Mayfield Woods eighth-graders create nature trail

May 09, 1994|By Alisa Samuels | Alisa Samuels,Sun Staff Writer

Jennifer Shaver, 13, pulled up stubborn roots all morning. But on this try, she couldn't yank free the subterranean matter, although she twisted it and knelt and pulled with all her might.

Eric Layson noticed his eighth-grade classmate's unsuccessful efforts. With a large pick he struck the dirt several times, loosened the root and pulled it from the ground.

The pair were among 30 Mayfield Woods Middle School students who uprooted roots and dug soil Friday to create a nature trail near their school in Elkridge.

Jennifer had a good time but encountered one problem: "I don't like to touch them," she said referring to worms.

Since September, 220 Mayfield eighth-graders have worked diligently to clear the 3/4 -mile trail. Their work allows them to fulfill the state's mandatory student community service requirement, which says that students must perform 75 hours of public service or complete a locally designed student service program to graduate from high school.

The Mayfield Woods students take turns and go out once a week to rake, mulch and remove debris from the 4-foot-wide, tree-lined path. But their schedule was delayed by the icy winter.

Friday was the first time students worked an entire day on the trail.

The energetic students uprooted plants and removed logs, twigs and fallen branches. They also dug dirt to set rows of two-by-fours as borders along the trail. While digging, Tim Fritz, 13, surprised himself.

"I just dug up a worm and cut that bad boy in half," he yelled. "Sorry about that."

The trail's name, "The Eighth Grade Nature Trail," may possibly be changed to honor two schoolmates who died last year, students and teachers said.

The project is a business partnership with Ryan Homes, which supplied manpower, 200 two-by-fours and other materials.

"I wish I had something like that when I was going through middle school," said Braden Maley, a Ryan Homes production supervisor. "It's pretty progressive."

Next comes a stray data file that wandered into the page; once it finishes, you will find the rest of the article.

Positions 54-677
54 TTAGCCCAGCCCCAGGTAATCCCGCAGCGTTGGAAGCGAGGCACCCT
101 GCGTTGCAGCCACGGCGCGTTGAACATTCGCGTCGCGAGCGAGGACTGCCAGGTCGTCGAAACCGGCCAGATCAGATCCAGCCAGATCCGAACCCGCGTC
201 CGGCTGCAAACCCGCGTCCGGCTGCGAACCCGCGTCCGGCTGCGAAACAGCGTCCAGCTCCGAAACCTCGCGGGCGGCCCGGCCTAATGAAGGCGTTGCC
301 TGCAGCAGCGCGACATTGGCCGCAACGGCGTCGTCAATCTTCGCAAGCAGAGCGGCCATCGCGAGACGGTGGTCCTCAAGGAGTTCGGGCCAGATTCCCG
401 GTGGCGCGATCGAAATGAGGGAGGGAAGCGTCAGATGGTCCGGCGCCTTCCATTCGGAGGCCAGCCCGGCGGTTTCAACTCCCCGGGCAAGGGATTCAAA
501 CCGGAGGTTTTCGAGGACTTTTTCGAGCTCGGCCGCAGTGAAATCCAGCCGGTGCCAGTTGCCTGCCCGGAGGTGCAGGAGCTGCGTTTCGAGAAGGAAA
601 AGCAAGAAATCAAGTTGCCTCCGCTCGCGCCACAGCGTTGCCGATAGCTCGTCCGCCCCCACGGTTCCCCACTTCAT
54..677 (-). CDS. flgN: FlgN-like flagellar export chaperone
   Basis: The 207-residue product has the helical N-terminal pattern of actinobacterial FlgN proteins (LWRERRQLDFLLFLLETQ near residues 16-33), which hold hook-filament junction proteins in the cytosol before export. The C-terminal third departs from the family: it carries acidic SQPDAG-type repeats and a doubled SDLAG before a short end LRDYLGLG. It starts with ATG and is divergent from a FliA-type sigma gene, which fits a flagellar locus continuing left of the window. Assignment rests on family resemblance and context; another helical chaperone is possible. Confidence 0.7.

The students outlined areas where seven steps will be included on the winding trail, which begins in front of the school and snakes around the building by a stream.

"They're really working hard," said Babette Silverman, an eighth-grade teacher at Mayfield who is coordinating the project. "I've seen a lot of growth in the students -- a lot of cooperation."

The project, expected to be completed by the end of the year when a new eighth-grade class takes over, will have a lasting impact on the community.

"People can walk [in] the woods and see how beautiful it is," said Shaun Berry, 14. "They can see all the pretty birds."

The project has taught Shaun to respect the environment. He now recycles and does not litter.

"If we don't start teaching kids at this age . . . we'll all be in trouble," Mrs. Silverman said.

Nikki Lightfoot, 13, who raked and dug up roots, said it's too bad her eighth-grade class won't finish the trail. But she plans to return and visit the path when her sister enrolls at the school next year.

"It's good to know we got it started," Tim Fritz said. "It's good to know we had a lot to do with it."

Friday also provided a chance to capture memories.

Holding a camera, Mrs. Silverman stopped three boys carrying a two-by-four over their heads. "Hold it guys," she said, as she positioned the camera. "This is a Kodak moment."

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